MCSCOOT'S MOTORCYCLE & SCOOTER RENTALS / TOURS

(250) 763-HOOT (4668)

2330 Hwy 97 N, Kelowna, BC

Canada, V1X 7E8

(Between Kelowna Yamaha and One Boardshop on the Highway across from Staples)

______

 

Mailing address ONLY

c/o 55 Langford Crescent 

Red Deer, AB

Canada, T4R 3E5 

McScoot's Motorcycle & Scooter Rentals / Tours is a division of BCL Adventures Ltd.

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The words Indian, Indian Chieftain and Indian Vintage are registered trademarks of 2016 Indian Motorcycles International LLC.  All other brand names, trademarks or registered trademarks are used in this material for reference only and are the property of their respective owners.

©2017-2020 by McScoot's Motorcycle & Scooter Rentals / Tours. Proudly created by ThoughtWurx Inc.

email: mcscoots17@gmail.com

The Kootenays / Hot Springs / Nelson

May 16, 2017

 

The Kootenays / Hot Springs
Vernon-Nakusp Hwy 6 (DH2)
New Denver-Kaslo Hwy 31A (DH5)
Kaslo-Nelson Hwy 31 (DH60)
Nelson-Rock Creek Hwy 3A/3 (DH58)
Rock Creek/Kelowna Hwy 33 (DH7)

- 740 km 2 days
- relax in "BC's Jewel".... The Kootenays

Highlights
-  incredible roads
- hot springs (Nakusp, Halcyon and Ainsworth)
- recommend overnight at Ainsworth Hot
  Springs or in Nelson
- Sandon.. a mining goast town
- the city of Nelson..very unique
- the Columbia River dams

 

Vernon-Nakusp Hwy 6 (DH2)

If it ain’t broke, don’t fix it. Someone should tell this to the Ministry of Highways before they go straightening perfectly good roads. Fortunately, they limited their "improvements" to the final 16.0 km (10.0 mi) of this 128.7 km (79.8 mi) odyssey. What genius thought a multi-million dollar multi-laner was needed on a road where the only access from its western end is a ferry that holds forty cars? This road is so quiet, ranchers herd cattle on it. Despite the Ministry’s misguided efforts, this bridge across the Monashees between the Okanagan and Kootenays remains one of southern B.C.’s finest Destination Highways. An enormously varied riding experience, it ranges from farmland to wilderness, canyon to mountain summit, and tight narrow twisties to long, leaning sweepers. As for the freeway at the end? Like the signs say, that’s your tax dollars at work.

 

New Denver-Kaslo Hwy 31A (DH5)

This road is a must, especially if you’ve read the bike magazine articles touting it as one of B.C.’s great motorcycling roads. Truth be told, while this reasonably scenic highway scores top marks for twistiness and is unblemished by development, it does have its faults. Poor sightlines, the occasional dose of gravel and cracking, bumpy pavement make it a challenge to ride well. Up one series of rivers and down another, past the crumbling ghost towns of the Silver Rush, it’s sometimes a tight squeeze through the mountains between New Denver and Kaslo. Demanding? Yes. But if you haven’t ridden this classic, you haven’t ridden B.C.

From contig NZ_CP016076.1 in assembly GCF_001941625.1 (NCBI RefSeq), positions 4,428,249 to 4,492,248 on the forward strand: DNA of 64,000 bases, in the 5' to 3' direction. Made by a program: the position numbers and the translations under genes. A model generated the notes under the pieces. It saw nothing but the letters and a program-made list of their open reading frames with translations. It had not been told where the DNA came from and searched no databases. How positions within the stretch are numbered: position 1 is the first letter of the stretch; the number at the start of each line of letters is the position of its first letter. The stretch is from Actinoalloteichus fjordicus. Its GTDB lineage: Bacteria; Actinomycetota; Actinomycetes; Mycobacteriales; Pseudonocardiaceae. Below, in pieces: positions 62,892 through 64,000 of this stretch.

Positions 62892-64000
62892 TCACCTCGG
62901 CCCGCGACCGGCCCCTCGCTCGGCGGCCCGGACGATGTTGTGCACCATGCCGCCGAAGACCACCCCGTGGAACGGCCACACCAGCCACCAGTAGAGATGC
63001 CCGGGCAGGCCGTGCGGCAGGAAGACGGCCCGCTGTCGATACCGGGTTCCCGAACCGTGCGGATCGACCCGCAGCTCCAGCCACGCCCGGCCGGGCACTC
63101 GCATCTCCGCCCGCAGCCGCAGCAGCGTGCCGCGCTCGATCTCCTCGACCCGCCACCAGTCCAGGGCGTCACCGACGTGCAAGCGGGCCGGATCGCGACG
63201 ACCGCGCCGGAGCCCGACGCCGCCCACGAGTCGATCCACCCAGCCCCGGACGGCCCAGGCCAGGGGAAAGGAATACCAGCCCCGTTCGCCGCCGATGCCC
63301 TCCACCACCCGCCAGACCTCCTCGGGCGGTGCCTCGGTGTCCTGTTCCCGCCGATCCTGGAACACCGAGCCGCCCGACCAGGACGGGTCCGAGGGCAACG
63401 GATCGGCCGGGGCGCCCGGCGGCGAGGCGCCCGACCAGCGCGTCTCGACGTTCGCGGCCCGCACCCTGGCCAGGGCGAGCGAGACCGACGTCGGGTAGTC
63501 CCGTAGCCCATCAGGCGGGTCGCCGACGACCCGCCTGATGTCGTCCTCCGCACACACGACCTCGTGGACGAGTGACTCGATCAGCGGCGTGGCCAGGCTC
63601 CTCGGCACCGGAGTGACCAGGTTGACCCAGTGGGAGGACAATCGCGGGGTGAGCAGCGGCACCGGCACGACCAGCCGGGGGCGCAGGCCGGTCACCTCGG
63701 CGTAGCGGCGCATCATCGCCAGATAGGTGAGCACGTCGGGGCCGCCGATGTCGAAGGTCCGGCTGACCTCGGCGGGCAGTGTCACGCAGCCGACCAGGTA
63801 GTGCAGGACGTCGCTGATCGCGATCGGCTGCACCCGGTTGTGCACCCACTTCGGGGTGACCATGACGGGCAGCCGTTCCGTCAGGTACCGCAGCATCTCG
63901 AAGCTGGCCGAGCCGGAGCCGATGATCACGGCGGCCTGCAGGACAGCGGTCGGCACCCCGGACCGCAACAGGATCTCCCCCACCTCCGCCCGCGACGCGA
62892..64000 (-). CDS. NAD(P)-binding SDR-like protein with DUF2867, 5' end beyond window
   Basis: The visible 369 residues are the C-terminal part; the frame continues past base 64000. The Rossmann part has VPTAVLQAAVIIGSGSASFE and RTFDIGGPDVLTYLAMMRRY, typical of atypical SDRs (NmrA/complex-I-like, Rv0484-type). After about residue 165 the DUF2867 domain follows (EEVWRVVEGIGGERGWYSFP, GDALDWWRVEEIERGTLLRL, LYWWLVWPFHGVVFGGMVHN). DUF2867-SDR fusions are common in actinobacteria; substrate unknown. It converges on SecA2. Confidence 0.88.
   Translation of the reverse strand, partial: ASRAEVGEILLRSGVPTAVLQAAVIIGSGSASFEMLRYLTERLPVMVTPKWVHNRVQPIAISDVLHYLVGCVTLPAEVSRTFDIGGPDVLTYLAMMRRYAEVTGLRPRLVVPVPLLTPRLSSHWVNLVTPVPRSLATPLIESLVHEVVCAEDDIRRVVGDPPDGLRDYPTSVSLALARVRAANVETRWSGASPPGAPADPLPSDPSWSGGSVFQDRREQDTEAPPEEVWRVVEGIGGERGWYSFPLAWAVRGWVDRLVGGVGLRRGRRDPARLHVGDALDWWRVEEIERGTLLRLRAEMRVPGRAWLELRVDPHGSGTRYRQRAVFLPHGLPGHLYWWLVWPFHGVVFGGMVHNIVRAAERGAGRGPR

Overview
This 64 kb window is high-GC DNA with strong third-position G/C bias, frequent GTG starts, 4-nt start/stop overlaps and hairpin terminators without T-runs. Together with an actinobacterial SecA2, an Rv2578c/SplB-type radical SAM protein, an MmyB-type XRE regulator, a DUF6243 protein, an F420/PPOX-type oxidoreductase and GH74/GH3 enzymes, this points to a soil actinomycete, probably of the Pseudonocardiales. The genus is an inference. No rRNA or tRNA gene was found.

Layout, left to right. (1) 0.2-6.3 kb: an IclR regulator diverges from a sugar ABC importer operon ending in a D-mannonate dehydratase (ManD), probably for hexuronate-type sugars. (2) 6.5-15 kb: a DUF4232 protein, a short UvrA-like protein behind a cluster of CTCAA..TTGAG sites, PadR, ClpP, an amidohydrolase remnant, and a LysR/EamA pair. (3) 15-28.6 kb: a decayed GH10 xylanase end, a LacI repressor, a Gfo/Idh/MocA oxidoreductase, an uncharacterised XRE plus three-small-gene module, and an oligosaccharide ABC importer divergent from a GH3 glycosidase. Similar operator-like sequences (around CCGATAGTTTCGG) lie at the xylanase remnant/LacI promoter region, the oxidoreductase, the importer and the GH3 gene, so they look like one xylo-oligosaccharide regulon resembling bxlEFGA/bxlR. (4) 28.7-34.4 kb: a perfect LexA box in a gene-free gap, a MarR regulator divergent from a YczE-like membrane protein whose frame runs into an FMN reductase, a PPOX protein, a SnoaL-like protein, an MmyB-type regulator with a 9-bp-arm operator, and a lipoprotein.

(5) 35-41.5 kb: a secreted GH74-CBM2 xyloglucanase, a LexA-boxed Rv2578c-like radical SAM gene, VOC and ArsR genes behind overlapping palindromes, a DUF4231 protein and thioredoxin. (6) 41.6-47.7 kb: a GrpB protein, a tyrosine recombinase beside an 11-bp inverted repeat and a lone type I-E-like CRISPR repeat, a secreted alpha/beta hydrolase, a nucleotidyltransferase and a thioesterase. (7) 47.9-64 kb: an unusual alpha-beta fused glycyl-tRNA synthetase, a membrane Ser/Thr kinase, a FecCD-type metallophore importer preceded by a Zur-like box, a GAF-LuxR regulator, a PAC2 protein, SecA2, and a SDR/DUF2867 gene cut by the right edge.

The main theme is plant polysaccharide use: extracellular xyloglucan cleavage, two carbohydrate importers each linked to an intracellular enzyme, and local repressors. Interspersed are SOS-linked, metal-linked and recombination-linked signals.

Kaslo-Nelson Hwy 31 (DH60)

Kaslo to Balfour is a nice road. It's the kind of road you’d feel comfortable taking home to your parents, if you could. But something’s missing. Yes, it has its share of twisties, the pavement is great and the road parallels a magnificent lake. So, what's the problem? It does have a little more traffic than the other roads in the area, but that’s really not it. Somehow, the Ministry of Highways was able to take the natural qualities that make up a great road and, well, engineer the excitement out of them. Still, your parents would probably like it.

 

 

Nelson-Rock Creek Hwy 3A/3 (DH58)

More magic from the Crowsnest. And another captivating motorcycle road conjured up from B.C.’s major southern route. With broad and sweeping elegance, this manicured highway bows east out of Grand Forks, winding through the Sunshine Valley, assisted by the lovely and talented Kettle River. After the river vanishes into Christina Lake, the road embarks upon its greatest feat: a twisty but mesmerically engineered climb into the mountains toward the spellbinding heights of Bonanza Pass. With numerous passing lanes, you’ll probably be oblivious to the audience of pylons in attendance. But you won’t be deceived by the pavement. It’s as if the road’s been sawed in half, like some cheap trick. Until Paulson Bridge, the highway is as smooth as a silk handkerchief. Beyond the bridge, the tar strips make it as unpleasant as a bed of nails. Obviously, it’s time the Ministry of Highways pulled a rabbit—or at least a little cash-- out of its hat. Nevertheless, this DH is still well worth the price of admission.

 

 

Rock Creek/Kelowna Hwy 33 (DH7)

If you like ‘em long and fast, we highly recommend this lightly travelled 127.0 km (78.7 mi) jaunt. Although straightish at the start, this well-engineered road becomes progressively twistier as you go along. Starting off in the flatland along the Kettle River, you soon switch to the remote and rugged terrain of the West Kettle River Valley. You negotiate rocky slopes, slim canyons and forested plateaus as this DH follows the river to its source high in the mountains. At the top, the pavement spills over the summit and makes a dramatic descent into the Okanagan Valley. The road surface is consistently good to excellent. We expect your mood will be too.

 

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